Employment Remains Elusive for Resettled Refugees

ZATAARI REFUGEE CAMP. Here, in one of the world’s largest refugee camps, a thriving marketplace named Champs Elysees rivals those found in Istanbul or Athens, or even the Paris thoroughfare after which it’s named. Where once was only dirt, residents have opened market stands, or barber shops, or bakeries. When the city of Amsterdam donated 500 bicycles to the camp, entrepreneurs opened bicycle repair shops. It’s a testimony not only to the resiliency of the refugees stranded here year after year, but to their refusal to sit idle. It’s a quality that stands in stark contrast to the reality of many refugees once they leave the camps; whether settled into nearby urban centers or across the world in a new country, many struggle to find employment, and are forced to depend on charity, government stipends, or other, less reputable means of subsistence. The dream of resettlement—and subsequent employment—propels many refugees. But while nations around the world debate how many refugees to take in, and from which country and/or crisis, many fail to integrate employment plans into the mix. The result is a generation of refugees struggling to assimilate through one of the most universal of human desires—that of meaningful work. In Jordan alone, 85 percent of the Syrian refugees are living outside of camps such as Zataari, in the country’s urban centers. “Most of the refugees living in urban areas are in debt. Ninety three percent are living below the poverty line,” Aoife McDonald, an external relations director with UNHCR Jordan, told Diplomatic Courier. “They use their savings attempting to reach safety, then go into debt waiting for their asylum to be processed.” According to a report issued by the UNHCR, Syrian refugees are borrowing funds from friends and family, shopkeepers, and landlords for basic needs—rent, food, utilities—and those seemingly small amounts loom larger as they can’t be repaid. Many opt not to receive medical care because of the costs, and are reducing the number of meals they eat per day. When assistance does come, it’s barely enough to keep the roof over their heads, let alone help them get ahead of what they owe. Even those lucky enough to make their way to an economically prosperous country often find the cycle of poverty continues. Germany has absorbed more than 1.1 million migrants since the beginning of 2015, from the Middle East, Africa, and other economically-challenged or war-torn nations. But…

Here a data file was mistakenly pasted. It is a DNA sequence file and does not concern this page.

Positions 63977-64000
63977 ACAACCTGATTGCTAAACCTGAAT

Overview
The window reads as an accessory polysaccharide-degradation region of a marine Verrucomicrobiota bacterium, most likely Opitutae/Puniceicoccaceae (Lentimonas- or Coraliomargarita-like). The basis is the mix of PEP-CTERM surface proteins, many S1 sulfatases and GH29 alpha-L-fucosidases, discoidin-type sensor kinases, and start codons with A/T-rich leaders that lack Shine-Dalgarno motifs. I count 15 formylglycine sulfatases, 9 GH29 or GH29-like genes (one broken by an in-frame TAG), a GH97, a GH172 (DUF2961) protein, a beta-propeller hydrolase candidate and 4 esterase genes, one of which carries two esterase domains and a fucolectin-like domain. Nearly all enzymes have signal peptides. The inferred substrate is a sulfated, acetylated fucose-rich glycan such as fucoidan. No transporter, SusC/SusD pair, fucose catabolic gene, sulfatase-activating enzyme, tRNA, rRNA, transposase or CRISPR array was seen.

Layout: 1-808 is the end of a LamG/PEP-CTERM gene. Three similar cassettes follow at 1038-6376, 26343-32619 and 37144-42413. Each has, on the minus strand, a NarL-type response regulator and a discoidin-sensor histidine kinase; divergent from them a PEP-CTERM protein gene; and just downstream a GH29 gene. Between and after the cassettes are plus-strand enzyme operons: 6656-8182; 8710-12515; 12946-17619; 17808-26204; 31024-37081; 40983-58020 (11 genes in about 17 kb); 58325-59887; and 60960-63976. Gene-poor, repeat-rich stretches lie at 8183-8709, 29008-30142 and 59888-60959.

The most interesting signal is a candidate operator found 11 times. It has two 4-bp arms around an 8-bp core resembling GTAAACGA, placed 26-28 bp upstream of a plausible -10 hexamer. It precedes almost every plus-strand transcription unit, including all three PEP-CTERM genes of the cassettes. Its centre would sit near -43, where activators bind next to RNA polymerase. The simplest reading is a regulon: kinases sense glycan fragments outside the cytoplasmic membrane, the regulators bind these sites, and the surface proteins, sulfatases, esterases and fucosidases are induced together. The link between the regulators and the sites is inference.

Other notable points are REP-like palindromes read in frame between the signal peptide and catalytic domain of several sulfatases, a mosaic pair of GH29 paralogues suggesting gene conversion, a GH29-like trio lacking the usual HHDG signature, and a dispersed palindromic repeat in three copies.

Source: Diplomatic Courier

Employment Remains Elusive for Resettled Refugees

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